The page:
The area has a wonderful charm with the rural, unspoilt character of the river valley combining rivers, meadows and woodland to provide a rich habitat for a range of animals, plants and trees. It is not surprising that the assessment of landscape throughout the district council area identified this as a specific area of high quality landscape.
The Dever Valley is formed by a small tributary of the River Test which cuts through the chalk downland to the north-east of the district. The Dever Valley Character Area is defined roughly by the top of the valley sides.
The area has a wonderful charm with the rural, unspoilt character of the river valley combining rivers, meadows and woodland to provide a rich habitat for a range of animals, plants and trees. It is not surprising that the assessment identified this as an area of high quality landscape.
The southern boundary of the area runs roughly 0.1 mile south of Bullington Lane, heading west to include much of Barton Stacey village itself, then turning northwards just 0.1 mile west of the village main street, the boundary follows first the line of the drainage gulley as far as the Newton Stacey road, then continues northward along the Bransbury road, curving back to the western tip of the area just beyond Bransbury bridge.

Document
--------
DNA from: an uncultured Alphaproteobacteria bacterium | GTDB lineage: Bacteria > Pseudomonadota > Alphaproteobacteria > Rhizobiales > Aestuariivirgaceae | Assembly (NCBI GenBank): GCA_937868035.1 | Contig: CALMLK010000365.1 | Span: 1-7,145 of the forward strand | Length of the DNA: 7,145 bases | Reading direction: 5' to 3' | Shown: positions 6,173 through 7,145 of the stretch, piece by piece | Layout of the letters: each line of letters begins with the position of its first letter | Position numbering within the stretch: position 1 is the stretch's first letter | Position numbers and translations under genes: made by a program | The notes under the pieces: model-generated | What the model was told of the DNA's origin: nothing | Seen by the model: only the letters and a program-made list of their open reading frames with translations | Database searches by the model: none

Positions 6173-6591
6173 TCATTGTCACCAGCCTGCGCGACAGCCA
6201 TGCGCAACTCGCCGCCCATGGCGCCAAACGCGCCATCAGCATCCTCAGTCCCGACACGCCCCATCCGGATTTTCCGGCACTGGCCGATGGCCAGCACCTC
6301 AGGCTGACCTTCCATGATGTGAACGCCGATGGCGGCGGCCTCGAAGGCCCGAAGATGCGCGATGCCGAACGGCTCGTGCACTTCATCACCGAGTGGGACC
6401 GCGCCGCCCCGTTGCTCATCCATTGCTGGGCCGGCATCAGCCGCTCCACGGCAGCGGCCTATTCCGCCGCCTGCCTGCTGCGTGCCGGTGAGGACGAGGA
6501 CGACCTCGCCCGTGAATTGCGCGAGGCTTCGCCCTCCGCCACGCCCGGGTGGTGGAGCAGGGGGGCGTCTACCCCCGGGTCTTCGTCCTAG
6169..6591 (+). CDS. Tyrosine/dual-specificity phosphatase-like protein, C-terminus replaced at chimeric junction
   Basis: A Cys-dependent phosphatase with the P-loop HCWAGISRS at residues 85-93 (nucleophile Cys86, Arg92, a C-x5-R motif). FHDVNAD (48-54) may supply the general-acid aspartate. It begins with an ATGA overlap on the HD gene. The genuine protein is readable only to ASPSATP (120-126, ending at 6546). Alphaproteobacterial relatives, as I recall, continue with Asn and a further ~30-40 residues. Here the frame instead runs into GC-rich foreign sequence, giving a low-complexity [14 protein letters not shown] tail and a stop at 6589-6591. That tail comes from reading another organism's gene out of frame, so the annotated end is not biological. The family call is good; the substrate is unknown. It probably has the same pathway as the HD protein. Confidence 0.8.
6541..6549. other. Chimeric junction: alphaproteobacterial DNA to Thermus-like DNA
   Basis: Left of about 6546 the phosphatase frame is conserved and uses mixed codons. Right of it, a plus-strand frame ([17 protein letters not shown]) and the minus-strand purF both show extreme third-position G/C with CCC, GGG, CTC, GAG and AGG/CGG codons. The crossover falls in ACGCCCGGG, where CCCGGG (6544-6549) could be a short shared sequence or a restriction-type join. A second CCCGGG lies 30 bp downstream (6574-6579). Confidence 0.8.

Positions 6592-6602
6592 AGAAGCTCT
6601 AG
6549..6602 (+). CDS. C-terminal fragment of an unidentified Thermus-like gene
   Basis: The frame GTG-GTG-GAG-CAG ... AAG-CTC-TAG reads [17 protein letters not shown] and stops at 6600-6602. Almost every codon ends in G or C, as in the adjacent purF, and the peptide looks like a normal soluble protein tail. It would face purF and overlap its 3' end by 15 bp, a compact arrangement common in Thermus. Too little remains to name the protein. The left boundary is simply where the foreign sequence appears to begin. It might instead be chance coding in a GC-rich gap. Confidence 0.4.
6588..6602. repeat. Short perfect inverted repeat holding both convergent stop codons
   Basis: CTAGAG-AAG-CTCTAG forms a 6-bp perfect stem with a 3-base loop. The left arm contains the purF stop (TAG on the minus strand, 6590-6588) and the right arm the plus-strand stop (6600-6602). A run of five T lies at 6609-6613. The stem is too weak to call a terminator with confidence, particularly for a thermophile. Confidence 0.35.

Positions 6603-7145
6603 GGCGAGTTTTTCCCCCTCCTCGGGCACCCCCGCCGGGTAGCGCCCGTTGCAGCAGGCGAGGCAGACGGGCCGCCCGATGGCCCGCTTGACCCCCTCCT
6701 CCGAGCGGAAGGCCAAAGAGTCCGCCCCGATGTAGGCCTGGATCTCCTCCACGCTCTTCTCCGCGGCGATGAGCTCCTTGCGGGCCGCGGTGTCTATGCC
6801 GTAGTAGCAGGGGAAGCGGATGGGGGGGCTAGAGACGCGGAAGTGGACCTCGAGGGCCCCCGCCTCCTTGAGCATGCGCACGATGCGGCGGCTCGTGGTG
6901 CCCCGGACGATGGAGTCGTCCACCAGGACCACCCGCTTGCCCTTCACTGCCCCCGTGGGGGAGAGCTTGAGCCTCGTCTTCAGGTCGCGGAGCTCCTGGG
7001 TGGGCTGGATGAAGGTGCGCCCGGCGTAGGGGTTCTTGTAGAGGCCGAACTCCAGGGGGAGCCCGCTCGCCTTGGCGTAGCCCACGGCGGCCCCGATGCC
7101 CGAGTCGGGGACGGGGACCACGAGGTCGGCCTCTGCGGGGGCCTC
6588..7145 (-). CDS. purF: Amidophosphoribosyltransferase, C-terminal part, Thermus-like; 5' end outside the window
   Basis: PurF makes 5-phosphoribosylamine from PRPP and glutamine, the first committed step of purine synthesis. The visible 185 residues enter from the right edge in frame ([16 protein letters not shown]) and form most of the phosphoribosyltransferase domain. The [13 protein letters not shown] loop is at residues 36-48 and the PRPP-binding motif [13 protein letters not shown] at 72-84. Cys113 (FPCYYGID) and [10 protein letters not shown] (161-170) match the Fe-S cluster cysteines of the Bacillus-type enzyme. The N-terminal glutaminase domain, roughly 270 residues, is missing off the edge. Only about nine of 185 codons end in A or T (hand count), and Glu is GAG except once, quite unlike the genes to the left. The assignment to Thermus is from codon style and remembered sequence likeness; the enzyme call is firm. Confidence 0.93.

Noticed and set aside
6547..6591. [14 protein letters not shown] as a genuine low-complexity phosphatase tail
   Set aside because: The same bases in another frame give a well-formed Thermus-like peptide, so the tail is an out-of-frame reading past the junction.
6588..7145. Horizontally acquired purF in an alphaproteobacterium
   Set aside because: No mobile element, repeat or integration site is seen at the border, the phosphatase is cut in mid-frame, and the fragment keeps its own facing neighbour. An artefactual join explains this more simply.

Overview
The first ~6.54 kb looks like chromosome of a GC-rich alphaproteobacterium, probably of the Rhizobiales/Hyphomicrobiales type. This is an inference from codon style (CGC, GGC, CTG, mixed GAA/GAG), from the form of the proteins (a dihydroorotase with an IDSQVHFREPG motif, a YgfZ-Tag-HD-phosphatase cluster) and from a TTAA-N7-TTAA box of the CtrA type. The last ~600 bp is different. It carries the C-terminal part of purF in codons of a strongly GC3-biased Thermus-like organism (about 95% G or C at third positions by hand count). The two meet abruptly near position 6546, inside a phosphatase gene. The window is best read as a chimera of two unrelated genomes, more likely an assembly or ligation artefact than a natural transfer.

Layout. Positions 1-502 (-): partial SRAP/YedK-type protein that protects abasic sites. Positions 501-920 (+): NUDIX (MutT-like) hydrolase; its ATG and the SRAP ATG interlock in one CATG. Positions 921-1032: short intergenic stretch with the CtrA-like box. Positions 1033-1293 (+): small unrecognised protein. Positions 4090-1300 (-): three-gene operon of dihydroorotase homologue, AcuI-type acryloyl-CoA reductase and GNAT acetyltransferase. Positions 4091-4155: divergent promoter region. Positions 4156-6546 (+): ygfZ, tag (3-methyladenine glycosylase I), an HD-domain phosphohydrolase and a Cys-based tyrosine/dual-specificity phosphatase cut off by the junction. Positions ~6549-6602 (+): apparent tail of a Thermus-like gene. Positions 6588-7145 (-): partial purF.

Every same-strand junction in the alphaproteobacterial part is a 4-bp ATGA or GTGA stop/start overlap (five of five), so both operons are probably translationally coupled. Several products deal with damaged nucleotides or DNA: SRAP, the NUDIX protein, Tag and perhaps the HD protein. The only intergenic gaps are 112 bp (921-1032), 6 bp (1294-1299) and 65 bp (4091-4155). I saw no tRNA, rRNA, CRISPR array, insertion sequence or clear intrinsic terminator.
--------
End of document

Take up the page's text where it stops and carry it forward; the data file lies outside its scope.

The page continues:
- on the Bransbury bridge, where you can look to both west and east to see the river activity
- on the Bransbury road as it turns towards Barton Stacey, where there is a wonderful view across the meadows down in the valley
- on the bridge at Barton Stacey, where you can look east into the more densely wooded area.
Following Bullington Lane west into Bullington parish, the woods drop back a little so more of the valley can be seen, with the river flowing up to and beyond to the now defunct Bullington railway viaduct.
The landscape of the area has the following defining characteristics
- A distinct valley landform which divides Chilbolton Downs from an area of chalk downland to the north around Drayton
- Small-scale valley form, with steeply sloping sides and a confined valley floor, creating a sense of enclosure and intimacy
- A relatively unspoilt landscape with few human influence, save for the intrusion of the A34 corridor which has a major impact upon the integrity of the valley landscape at the eastern extremity of the district